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A conversation with Helena Bonham Carter

Photo Source : © 2017 Hearst Magazines UK

While on a long bus ride driving through the one section of New York that looks the least like New York (full of nothing but highways and tall tree’s) one cant help but wonder ‘what am I getting myself into?’ A long bumpy bus ride through traffic is an important part of the package when it comes to Film Festivals, however, along with the uncertainty of what you will see. In my case, that would be a conversational panel in a small village in East Hampton as part of the “Hampton's Film Festival.” This particular panel, “A Conversation With Helena Bonham Carter”, is held in a tiny theater right at the edge of the small friendly town right beside a small beach and windmill overlooking a vast grey ocean. Overestimating her fan base largely, I arrive about four hours early thinking there would be a huge line to attend the panel. There was only three hundred people in attendance however, giving the panel a very intimate and relaxed feeling.

Before bringing out the guest speaker they play a reel showing the actresses many faces, busting through her many stereotypes while doing so. Ones that say she is strictly a merchant Ivory actress, or that she only works for Tim Burton. The woman on the big projection screen doesn’t seem to be strictly anything, however. She transforms from a big headed queen to the queen of England, a tightly corseted child to a wicked witch, and a blonde haired cleaner to a conniving receptionist, The connection between them being a certain insanity. “I love insane people. I find I’m more drawn to them. There is so much more to uncover” The puffy haired woman on the screen announces in a clip from a 2010 interview.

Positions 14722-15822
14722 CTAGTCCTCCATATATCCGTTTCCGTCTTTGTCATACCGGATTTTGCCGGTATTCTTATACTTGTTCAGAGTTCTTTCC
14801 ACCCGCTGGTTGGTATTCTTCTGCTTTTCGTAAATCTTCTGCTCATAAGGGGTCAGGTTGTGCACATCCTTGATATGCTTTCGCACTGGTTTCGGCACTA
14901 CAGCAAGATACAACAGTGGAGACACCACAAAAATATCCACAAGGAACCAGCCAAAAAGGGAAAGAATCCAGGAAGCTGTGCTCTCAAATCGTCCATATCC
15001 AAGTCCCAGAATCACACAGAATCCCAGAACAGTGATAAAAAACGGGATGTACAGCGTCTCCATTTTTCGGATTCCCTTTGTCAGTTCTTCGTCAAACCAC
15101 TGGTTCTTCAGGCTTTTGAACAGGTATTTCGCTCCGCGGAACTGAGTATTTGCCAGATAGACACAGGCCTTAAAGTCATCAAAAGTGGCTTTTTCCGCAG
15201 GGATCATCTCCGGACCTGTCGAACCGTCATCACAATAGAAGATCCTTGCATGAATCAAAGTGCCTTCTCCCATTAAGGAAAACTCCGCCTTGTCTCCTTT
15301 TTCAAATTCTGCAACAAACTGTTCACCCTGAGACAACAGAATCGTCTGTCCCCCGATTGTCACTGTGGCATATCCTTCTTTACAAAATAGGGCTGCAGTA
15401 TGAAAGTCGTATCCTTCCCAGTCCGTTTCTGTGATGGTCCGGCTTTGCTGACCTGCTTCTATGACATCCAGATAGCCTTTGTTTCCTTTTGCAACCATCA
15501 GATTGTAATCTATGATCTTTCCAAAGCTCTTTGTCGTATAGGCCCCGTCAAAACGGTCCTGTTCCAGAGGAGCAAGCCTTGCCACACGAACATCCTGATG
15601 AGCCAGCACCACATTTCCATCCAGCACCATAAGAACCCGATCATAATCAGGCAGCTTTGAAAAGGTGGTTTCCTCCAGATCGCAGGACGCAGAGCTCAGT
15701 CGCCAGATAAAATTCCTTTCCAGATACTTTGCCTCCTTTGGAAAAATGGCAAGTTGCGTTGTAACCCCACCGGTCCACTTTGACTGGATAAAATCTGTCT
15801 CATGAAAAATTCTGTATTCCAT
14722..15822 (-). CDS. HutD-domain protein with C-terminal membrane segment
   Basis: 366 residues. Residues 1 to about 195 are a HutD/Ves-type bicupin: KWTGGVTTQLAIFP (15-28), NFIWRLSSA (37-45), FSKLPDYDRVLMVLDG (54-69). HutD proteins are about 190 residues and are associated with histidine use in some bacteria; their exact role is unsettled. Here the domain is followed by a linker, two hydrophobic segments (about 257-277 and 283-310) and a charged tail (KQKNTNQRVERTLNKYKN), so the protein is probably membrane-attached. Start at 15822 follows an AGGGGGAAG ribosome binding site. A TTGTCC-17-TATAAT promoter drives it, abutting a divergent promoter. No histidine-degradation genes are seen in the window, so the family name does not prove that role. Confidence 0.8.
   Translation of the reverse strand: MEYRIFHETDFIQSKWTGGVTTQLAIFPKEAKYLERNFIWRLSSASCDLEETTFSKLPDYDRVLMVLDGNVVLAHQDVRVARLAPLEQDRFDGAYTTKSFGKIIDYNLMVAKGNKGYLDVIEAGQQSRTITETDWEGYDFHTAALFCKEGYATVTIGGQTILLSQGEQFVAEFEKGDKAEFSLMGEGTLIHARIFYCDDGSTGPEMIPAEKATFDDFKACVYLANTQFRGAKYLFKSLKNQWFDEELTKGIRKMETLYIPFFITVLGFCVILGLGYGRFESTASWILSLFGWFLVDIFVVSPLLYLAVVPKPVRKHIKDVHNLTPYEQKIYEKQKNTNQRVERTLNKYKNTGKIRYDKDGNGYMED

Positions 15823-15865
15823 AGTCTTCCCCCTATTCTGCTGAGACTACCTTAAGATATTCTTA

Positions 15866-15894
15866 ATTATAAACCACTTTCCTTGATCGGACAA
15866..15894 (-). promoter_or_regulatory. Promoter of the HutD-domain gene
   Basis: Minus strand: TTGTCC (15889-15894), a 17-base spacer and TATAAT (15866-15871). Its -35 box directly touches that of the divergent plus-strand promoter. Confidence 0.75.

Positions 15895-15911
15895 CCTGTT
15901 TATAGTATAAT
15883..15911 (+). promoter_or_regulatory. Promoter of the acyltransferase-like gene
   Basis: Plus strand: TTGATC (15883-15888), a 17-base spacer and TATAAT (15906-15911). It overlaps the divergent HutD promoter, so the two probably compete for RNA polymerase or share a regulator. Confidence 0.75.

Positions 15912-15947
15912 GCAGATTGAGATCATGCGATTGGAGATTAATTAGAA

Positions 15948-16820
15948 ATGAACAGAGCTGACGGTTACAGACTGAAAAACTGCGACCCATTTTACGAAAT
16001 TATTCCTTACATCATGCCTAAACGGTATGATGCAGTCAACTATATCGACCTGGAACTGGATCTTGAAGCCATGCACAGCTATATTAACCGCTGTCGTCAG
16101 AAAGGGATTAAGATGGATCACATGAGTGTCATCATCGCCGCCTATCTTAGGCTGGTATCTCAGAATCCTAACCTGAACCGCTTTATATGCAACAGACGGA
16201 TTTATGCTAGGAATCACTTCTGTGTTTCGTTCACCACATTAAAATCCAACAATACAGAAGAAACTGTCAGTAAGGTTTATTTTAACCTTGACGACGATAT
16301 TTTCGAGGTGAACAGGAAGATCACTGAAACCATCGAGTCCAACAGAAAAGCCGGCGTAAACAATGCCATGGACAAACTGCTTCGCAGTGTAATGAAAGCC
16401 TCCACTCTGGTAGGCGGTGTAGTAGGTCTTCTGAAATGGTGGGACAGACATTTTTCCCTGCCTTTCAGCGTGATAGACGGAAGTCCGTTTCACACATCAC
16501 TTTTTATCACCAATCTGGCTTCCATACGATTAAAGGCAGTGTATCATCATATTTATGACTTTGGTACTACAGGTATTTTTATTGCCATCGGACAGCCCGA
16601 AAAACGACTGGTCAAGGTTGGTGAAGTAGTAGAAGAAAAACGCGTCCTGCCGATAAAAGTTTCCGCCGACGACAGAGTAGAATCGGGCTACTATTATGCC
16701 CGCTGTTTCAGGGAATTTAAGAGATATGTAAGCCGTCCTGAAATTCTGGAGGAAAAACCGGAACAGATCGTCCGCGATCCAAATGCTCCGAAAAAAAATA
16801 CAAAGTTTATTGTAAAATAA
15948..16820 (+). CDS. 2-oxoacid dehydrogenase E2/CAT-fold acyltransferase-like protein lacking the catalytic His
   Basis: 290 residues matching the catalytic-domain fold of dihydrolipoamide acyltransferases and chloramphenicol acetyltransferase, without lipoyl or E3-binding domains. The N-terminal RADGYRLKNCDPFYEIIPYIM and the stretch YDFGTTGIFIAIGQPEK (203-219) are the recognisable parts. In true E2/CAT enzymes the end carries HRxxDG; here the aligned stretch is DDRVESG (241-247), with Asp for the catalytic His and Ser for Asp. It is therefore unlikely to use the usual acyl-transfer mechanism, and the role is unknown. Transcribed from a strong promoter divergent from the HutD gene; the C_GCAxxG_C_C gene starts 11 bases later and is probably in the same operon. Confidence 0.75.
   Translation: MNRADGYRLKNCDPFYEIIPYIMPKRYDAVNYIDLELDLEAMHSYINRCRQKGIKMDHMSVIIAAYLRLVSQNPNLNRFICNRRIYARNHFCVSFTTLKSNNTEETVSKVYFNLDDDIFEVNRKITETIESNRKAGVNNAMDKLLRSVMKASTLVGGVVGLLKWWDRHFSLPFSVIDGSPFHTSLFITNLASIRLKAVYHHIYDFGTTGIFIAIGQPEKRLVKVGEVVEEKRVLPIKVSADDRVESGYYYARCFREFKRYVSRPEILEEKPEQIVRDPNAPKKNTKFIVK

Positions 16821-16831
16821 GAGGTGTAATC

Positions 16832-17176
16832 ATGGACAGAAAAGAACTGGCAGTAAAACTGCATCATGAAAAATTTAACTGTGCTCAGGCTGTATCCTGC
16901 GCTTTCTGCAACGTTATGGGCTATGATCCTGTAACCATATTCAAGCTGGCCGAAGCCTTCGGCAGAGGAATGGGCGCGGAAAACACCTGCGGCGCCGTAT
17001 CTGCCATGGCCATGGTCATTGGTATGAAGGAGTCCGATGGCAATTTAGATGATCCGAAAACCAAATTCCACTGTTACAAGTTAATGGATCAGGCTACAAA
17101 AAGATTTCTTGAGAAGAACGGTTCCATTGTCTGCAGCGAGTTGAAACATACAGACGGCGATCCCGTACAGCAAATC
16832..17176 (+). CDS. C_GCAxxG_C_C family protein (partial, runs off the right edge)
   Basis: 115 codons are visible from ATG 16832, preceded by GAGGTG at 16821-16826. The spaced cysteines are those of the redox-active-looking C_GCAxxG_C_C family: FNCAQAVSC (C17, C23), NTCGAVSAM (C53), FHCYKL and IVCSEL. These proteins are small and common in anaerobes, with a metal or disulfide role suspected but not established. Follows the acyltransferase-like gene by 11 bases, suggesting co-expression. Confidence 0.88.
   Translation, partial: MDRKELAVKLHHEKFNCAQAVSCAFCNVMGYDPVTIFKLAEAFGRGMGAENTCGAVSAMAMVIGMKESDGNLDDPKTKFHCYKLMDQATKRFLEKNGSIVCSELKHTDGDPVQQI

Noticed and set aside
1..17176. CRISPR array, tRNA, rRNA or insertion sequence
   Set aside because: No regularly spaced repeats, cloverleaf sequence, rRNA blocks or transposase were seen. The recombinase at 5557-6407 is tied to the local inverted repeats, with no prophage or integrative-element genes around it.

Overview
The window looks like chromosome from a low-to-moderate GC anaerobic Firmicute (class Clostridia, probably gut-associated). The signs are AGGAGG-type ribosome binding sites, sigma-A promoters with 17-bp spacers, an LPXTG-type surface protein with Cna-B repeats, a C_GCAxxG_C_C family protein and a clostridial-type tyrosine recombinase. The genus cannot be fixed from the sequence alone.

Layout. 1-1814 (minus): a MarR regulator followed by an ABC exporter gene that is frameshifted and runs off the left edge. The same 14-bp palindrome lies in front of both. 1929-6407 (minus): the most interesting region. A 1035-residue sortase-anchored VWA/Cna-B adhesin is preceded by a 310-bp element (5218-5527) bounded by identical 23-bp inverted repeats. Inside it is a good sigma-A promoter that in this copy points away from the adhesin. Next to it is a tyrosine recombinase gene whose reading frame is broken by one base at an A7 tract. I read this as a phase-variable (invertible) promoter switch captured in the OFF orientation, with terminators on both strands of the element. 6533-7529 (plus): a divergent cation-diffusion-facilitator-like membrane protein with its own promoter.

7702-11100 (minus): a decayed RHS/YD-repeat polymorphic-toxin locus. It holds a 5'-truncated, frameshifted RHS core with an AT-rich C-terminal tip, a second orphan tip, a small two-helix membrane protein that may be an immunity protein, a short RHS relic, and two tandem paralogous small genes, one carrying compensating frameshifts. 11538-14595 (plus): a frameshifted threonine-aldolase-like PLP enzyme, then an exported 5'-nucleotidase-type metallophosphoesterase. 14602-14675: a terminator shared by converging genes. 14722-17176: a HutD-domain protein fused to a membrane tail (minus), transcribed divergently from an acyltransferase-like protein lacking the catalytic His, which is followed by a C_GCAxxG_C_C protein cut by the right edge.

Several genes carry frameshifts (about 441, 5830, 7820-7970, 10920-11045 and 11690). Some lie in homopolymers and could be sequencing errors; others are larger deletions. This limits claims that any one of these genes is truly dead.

The images on screen pale in comparison to the woman herself, who draws in the audience with her hilarious and charming yet shy demeanor. Her responses are given between gulps of her many drinks and between microphone adjustments as she shrinks further and further down the chair she claims to be too uncomfortable . “The lights are so bright I can’t focus, and usually the chairs are a bit more comfortable…” She critique’s the interview immediately, making the crowd and even the nervous interviewer laugh, breaking all the tension in the room. The celebrity gives off a comfortable and relaxed persona with crossed bare legs, a dark floral dress under a light green cardigan that continuously slips down her arm, and long chocolate colored dreads that drape over her shoulder like a messy veil. Effortlessness leaks from every movement and the conversation stays relaxed and casual throughout the hour.

We learn a lot about the actress’s courses of study, none of which involve actual acting classes. ‘Ape school’ and ‘singing school’ are among the most interesting and “surprisingly useful” classes in Helena’s life; both brought on from film collaborations with her partner, Tim Burton. “Planet of the apes” was their first film together and contrary to popular belief the two didn’t connect on the film set. “No” she laughs “ It didn’t really happen that way. Tim is very-very shy and he doesn’t speak much. He speaks more now. But then he would always just come up to me and (her hands spring from her lap to fly around as if she is signaling a plan) rather then speaking and he never finished a sentence, he was just this walking expression. So we really only had one conversation.” A lot of what draws her to the film is intuition and instinct “My agent asked me why I wanted to do the film and I told him ‘don’t ask me why, I just know I have to do it. And I was right…. And not because of the script. And not for Ape school. So take that as a lesson, always trust your gut and follow your instincts. That’s how I met the father of my children.” Eventually the director courted her in a very slow Victorian style, the actress recalls, but feels the need to remind us that things are different now obviously “Then we got two kids” causing the audience to giggle at the actress as she blushes and grins proudly.